This blog reports events and interesting tidbits from Rensselaer, Indiana and the surrounding area.

Thursday, February 17, 2011

Platform Update

In the past week there have been major changes in the appearance of the Amtrak platform that is under construction at the end of Beam Place. Below is what the site looked like about a week ago. I did not know it at the time, but the area covered with the orange and black plastic was about to become a ramp up the the platform.
Early this week there was a concrete pour putting in that ramp up to the platform.
Yesterday when I stopped by they were getting ready for more concrete. This area may be for parking--just a guess.
I was not prepared for how different the site looked today. The Amshak had been moved to from its temporary position close to the Cullen Street crossing and light poles were up. There was also a little metal structure at the west end of the platform.
The Rensselaer sign had been up the previous day.
It looks like this portion of the platform will be ready for use next week. However, I do not think they are close to finished here. There is a long stretch of disturbed soil extending from the end of the platform to where the Amshak had been, and the abrupt end of the platform cannot be the way it will be left.
The concrete slab that held the Amshak for about two months had been broken up. (Notice the mud. A lot of snow melted today. I hope you enjoyed the spring-like weather today as much as I did.)
There were still lots of unused construction materials, including lots of rebar waiting to be used.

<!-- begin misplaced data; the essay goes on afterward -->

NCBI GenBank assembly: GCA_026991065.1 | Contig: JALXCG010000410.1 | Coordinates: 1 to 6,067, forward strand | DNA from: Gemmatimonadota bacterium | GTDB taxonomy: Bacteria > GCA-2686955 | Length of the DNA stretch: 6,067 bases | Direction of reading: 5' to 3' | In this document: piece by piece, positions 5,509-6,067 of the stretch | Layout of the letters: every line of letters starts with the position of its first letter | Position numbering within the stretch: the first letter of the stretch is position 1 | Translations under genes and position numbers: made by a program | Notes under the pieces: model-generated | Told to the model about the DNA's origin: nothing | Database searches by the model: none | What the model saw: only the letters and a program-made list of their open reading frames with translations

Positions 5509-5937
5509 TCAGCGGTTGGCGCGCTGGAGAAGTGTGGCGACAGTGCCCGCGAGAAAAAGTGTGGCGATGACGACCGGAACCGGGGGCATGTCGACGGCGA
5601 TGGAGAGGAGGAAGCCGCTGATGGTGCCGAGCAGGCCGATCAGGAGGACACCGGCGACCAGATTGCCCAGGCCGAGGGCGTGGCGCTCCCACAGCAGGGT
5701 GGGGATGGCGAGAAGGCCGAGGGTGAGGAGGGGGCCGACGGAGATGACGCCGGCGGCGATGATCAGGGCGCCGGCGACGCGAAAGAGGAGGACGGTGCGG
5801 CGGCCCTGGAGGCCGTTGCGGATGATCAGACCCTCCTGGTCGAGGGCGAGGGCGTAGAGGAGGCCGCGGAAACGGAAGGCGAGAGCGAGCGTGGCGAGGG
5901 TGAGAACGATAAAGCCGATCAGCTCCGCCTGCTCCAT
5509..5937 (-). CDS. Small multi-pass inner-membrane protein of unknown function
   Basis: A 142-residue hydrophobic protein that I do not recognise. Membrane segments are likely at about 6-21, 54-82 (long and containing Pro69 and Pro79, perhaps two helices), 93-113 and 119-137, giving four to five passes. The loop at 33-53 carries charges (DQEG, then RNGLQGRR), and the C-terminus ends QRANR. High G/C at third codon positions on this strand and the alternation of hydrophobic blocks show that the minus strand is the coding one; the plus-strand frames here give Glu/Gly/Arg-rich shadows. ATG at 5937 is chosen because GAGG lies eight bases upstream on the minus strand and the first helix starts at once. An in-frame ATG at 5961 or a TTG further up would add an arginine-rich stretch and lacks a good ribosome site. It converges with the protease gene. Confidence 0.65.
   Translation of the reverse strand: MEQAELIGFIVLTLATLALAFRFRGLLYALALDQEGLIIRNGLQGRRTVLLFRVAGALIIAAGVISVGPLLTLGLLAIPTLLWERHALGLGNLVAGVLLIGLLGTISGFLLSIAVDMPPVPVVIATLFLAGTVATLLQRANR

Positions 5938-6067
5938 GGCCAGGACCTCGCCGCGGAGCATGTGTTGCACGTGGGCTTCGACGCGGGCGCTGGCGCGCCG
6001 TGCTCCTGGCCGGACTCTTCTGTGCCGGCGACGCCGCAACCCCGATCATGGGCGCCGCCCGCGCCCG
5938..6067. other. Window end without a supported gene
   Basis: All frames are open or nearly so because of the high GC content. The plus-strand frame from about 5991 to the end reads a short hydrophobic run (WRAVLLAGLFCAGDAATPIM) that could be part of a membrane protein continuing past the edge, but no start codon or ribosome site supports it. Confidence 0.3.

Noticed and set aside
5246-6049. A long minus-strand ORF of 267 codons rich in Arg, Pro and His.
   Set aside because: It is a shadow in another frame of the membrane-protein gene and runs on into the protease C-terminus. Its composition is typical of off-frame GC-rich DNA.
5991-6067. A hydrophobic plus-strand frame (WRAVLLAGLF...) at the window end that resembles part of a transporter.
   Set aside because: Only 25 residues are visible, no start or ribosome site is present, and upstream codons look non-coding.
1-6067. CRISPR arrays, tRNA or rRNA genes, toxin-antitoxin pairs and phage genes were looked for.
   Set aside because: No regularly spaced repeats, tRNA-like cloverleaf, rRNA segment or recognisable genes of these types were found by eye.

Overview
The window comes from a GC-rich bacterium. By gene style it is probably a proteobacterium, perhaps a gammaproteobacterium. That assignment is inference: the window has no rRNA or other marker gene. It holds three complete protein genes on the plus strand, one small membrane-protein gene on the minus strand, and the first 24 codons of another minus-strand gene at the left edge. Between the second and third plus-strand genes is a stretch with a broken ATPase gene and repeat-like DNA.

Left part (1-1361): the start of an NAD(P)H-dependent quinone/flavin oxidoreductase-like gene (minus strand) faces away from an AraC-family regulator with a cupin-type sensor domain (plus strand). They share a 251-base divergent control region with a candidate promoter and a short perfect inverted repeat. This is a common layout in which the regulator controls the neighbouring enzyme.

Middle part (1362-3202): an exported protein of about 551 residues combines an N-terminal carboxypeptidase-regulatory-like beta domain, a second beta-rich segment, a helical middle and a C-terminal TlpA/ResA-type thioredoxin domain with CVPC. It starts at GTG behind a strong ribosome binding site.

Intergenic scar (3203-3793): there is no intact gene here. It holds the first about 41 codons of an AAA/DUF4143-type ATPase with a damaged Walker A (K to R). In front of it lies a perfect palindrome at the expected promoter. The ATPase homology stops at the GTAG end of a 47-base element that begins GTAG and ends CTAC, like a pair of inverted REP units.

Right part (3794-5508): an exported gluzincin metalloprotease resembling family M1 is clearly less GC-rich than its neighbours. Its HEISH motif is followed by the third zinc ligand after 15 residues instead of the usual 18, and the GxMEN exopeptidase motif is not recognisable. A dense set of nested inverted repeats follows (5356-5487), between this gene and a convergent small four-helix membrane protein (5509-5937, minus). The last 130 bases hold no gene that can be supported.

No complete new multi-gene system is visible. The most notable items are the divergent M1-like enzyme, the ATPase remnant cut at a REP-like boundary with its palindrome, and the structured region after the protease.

Update: As of Saturday (and probably sometime on Friday) the platform is open. The little metal building at the end has a sign that says "Wheel chair lift." Perhaps some kind of lift will be stored there. The platform has temporary wooden guard rails (you can see them in some of the pictures above), and the shelter building is closed, with cross beams inside that look like they are supporting the structure. Perhaps it was damaged in the move.

And for another example of your stimulus dollars at work, see here.

2 comments:

RoadRunner1117 said...

Glad you covered this...we drove by today, and I figured you were probably there taking pix!

Derrick James-Amtrak Government Affairs said...

ATR means Above-Top-Of-Rail. The Federal Railroad Administration (FRA) is charged with insuring the nation's passenger train network accommodates the disabled. Passenger train platforms must be 8" ATR to ease boarding by mobility challenged passengers. The yellow bumped strips are called tactile edges to prevent the visually impaired from walking off the platform edge. The brown building will contain a wheelchair lift.